An apartment fire on Matheson Street has highlighted the need for more housing in the district, says the Kenora District Services Board.
The Sunset Area Victim Crisis Assistance and Referral service, the Kenora District Services Board and the Canadian Red Cross Kenora Branch are continuing to work to help 15 tenants find a safe place to stay, after their apartment building caught fire in Kenora earlier this week.
The KDSB says that the three organizations have been experiencing challenges in securing a temporary shelter for those who have been displaced, however they have met the need to provide food and temporary shelter. They say that work will continue with multiple agencies to find a permanent solution for the tenants.
The KDSB adds that the current situation highlights the need for more housing in Kenora. They say that without the development of more housing in the community, it will become increasingly difficult for vulnerable families and individuals to secure housing. The services board has plans to establish another 150 supportive housing units in the district this year, with 60 to 80 of those housing units being brand new builds. However, for every family that the services board places in a home, there are between 20 to 27 families added to the housing wait-list.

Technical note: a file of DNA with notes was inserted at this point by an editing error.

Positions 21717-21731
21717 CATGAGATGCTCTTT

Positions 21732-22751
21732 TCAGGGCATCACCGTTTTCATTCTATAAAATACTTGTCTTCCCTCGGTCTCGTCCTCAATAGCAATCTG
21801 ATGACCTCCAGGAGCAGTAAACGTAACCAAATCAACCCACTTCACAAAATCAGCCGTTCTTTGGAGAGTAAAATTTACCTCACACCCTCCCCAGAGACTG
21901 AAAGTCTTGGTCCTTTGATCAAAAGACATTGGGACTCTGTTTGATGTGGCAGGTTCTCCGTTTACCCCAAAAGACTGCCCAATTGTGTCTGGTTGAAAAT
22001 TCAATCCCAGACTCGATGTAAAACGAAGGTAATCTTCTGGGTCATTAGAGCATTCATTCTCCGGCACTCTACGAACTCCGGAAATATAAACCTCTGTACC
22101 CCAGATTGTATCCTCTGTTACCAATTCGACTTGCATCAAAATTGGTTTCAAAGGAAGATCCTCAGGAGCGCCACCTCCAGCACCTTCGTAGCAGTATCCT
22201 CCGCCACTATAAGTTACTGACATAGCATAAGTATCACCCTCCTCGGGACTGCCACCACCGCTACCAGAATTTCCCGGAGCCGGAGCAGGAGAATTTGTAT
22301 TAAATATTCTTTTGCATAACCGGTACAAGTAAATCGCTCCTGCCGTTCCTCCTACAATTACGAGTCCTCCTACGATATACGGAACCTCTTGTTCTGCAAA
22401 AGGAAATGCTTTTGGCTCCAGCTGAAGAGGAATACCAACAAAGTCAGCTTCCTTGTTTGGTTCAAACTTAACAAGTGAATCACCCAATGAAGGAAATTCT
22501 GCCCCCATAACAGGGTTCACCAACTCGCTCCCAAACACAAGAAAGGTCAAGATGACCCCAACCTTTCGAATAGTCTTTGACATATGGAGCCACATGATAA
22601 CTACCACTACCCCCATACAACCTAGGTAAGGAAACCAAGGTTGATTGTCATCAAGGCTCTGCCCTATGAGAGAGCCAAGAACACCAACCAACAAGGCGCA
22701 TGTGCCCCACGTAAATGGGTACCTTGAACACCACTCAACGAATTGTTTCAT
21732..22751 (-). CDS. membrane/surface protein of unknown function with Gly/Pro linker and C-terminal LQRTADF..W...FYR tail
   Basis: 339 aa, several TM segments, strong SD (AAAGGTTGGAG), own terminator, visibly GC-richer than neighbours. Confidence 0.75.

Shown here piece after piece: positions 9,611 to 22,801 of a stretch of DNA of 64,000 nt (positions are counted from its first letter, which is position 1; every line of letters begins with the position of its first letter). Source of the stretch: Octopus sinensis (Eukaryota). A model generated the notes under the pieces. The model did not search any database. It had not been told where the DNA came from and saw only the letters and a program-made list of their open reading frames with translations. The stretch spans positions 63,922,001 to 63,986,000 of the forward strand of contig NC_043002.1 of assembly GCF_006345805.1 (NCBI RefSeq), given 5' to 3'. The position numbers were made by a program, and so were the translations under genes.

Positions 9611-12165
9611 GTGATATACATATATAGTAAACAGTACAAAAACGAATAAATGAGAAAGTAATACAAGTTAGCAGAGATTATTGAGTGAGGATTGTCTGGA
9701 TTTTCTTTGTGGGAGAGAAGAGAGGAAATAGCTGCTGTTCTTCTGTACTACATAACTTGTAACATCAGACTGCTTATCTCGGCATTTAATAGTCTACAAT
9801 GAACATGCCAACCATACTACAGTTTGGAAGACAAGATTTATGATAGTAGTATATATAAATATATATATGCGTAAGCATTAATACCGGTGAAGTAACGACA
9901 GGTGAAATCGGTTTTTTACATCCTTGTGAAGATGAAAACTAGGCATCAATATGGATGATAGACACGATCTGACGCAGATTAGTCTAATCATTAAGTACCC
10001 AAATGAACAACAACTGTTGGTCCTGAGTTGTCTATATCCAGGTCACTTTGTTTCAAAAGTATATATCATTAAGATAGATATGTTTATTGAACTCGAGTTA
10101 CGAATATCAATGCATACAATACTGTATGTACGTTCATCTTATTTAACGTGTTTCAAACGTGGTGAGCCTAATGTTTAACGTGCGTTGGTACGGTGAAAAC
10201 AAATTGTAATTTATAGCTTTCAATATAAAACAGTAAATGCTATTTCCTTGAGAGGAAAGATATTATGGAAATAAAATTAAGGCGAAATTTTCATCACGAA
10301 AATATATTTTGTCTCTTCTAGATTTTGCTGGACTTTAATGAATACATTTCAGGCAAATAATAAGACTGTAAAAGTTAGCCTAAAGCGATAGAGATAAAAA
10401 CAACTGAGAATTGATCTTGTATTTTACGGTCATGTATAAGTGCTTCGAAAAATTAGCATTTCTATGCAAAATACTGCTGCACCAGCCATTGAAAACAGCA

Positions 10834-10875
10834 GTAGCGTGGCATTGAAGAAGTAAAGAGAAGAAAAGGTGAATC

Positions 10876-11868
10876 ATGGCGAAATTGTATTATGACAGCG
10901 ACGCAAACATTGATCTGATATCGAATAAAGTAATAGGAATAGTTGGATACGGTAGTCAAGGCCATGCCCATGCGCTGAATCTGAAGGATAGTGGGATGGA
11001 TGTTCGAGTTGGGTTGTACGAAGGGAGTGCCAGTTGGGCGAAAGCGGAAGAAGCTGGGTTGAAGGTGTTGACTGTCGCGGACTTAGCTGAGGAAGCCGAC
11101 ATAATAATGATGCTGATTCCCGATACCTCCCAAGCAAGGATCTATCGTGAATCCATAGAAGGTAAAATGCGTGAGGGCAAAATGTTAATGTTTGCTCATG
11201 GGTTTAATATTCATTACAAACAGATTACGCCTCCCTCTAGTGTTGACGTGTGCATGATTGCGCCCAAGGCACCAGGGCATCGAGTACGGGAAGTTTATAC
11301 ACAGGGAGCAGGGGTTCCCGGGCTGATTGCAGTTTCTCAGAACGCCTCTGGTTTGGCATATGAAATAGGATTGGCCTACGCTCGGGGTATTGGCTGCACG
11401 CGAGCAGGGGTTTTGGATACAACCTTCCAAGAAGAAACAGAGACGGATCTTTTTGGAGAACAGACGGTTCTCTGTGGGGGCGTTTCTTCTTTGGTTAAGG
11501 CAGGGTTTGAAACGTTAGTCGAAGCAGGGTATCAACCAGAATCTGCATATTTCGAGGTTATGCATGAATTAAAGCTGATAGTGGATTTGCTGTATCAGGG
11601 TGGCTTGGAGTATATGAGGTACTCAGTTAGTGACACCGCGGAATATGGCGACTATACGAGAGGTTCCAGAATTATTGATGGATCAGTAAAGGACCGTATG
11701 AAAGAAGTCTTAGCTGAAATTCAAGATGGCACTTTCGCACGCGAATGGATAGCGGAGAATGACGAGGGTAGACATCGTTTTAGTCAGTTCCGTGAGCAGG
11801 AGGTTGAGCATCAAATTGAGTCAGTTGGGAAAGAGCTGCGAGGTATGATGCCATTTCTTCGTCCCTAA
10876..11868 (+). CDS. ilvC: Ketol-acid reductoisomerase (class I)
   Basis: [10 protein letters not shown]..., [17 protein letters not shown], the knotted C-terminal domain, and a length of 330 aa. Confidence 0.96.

The fire was called in by passing police officers around 1:31 a.m. on April 20, which brought firefighters and ambulance to assist. No injuries were reported.
A commercial restoration crew was on the scene later that afternoon, as they boarded up the apartment block. Tenants watching from the parking lot weren't allowed back inside to collect any belongings.
Fire chief Todd Skene said it was unclear what the cause of the fire may have been. However, the fire chief was willing to say the cause of the fire wasn't considered suspicious. Skene went on to say the estimate of the damage would be about $400,000. That's about equal to a total loss, depending on what the insurer decides, the fire chief noted.
The building's owner, Kevin Queen, said his first concern was for the tenants, and he was doing what he could to help them get resettled.